• 7.4% reduction in HbA1c levels on low GI-diets compared to high-GI diets (16)

  • vegan, vegetarian, and Mediterranean diets show greater reduction in bodyweight and HbA1c levels, delayed requirement for diabetes medication, and improved glycemic control compared to other diets (17)

General Recommendations

Eat predominantly or entirely from a wide variety of whole plant foods:

  • Maximize the intake of high-quality plant foods such as vegetables, whole grains, legumes, fruits, nuts, seeds, herbs, and spices; your health will benefit from every step towards more whole plant foods.
  • Eliminate or limit all processed foods, refined carbohydrates, and sugar-sweetened foods and beverages.
  • Eliminate or limit red and processed meat products (such as burgers, sausages, bacon, ham, salami, dried meat, canned meat, and pastrami).
  • Eliminate or limit other animal products such as poultry, fish, eggs, cheese, and dairy.
  • Make sure to cover potentially critical nutrients with a wide variety of plant foods, enriched foods/drinks, or supplements (especially vitamin B12 and vitamin D); find more information in our Nutrition Library.

Disease-Specific Recommendations

  • Eliminate chronic excessive calorie intake. This is best achieved by choosing plant foods with low calorie density such as green vegetables, starchy root vegetables, legumes, and fruit with lower sugar content such as berries and citrus fruits.

  • Aim for optimal body weight, which is best achieved by consuming predominately whole plant foods—losing weight helps keeping blood sugar levels under control.

  • When eating carbohydrates, choose low glycemic food options such as fruits, vegetables, legumes, minimally processed whole grains, and nuts. Those will help control blood sugar levels and also promote
    weight loss.

  • Limit saturated fats, from both animal and plant sources as much as possible (18, 19), and replace them with monounsaturated and omega-3 polyunsaturated fats from nuts and seeds or high-quality carbohydrates such as whole grains, as this has been shown to ameliorate IR (7, 18). 

  • Make it a habit to eat beans, chickpeas, lentils, and split peas, as pulses help keep blood sugar levels stable.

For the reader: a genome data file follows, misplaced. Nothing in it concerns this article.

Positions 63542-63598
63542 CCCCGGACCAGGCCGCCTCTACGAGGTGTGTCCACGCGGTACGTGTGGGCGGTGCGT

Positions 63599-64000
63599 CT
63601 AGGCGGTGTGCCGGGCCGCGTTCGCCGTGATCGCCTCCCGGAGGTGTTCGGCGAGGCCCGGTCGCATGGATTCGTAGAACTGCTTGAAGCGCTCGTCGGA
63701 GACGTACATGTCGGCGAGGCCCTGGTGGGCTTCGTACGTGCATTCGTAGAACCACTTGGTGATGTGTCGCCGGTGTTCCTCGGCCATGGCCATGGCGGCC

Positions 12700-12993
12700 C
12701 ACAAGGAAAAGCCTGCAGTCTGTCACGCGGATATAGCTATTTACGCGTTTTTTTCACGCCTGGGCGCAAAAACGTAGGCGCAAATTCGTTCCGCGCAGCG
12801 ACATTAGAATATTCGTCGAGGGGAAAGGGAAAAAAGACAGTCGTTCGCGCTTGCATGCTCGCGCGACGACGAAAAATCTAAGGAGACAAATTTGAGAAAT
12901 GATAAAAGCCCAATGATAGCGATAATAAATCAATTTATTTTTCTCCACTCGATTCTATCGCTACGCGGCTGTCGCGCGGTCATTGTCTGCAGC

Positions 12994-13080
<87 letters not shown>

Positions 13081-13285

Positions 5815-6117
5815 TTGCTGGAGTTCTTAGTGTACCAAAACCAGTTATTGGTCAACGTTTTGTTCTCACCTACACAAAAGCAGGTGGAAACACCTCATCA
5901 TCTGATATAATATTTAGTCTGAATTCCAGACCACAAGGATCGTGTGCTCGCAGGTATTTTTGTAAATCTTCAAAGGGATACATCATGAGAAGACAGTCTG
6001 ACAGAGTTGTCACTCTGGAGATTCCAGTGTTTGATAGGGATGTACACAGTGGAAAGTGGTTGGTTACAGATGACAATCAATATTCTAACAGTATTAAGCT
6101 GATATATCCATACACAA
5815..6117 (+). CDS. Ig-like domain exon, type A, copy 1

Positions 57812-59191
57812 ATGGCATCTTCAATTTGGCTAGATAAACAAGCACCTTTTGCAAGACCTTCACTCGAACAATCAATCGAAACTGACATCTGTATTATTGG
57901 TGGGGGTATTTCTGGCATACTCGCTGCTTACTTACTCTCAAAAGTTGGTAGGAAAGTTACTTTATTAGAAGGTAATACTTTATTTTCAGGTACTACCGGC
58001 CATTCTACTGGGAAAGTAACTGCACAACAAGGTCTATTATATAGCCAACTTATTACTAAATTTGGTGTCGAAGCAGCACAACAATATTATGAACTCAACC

• Regularly include inulin-rich foods such as chicory root and Jerusalem artichoke. Inulin is an indigestible kind of fiber, which may help maintain steady blood sugar levels (20), ameliorate IR (21), and reduce LDL cholesterol (22).

  • Regularly season your food with the spice turmeric as one of its active compounds curcumin has been shown to improve glycemic control (23, 24).

For more details on how to implement a whole food, plant-based diet, have a look at our brochure.

(1) International Diabetes Federation. IDF Diabetes Atlas, 9th edn. Brussels, Belgium: 2019. Available at: https://www.diabetesatlas.org
(2) Nolan, C.J., P. Damm, and M. Prentki, Type 2 diabetes across generations: from pathophysiology to prevention and management. Lancet, 2011. 378(9786): p. 169-81.
(3) Cornell S. Continual evolution of type 2 diabetes: an update on pathophysiology and emerging treatment options. TCRM. April 2015;621.
(4) Snel M, Jonker JT, Schoones J, Lamb H, de Roos A, Pijl H, et al. Ectopic Fat and Insulin Resistance: Pathophysiology and Effect of Diet and Lifestyle Interventions. International Journal of Endocrinology. 2012; 2012:1–18.
(5) Ni, Y., et al., Adipose Tissue Macrophage Phenotypes and Characteristics: The Key to Insulin Resistance in Obesity and Metabolic Disorders. Obesity (Silver Spring), 2020. 28(2): p. 225-234.
(6) Tesauro M, Mazzotta FA. Pathophysiology of diabetes. In: Transplantation, Bioengineering, and Regeneration of the Endocrine Pancreas. Elsevier; 2020. p. 37–47.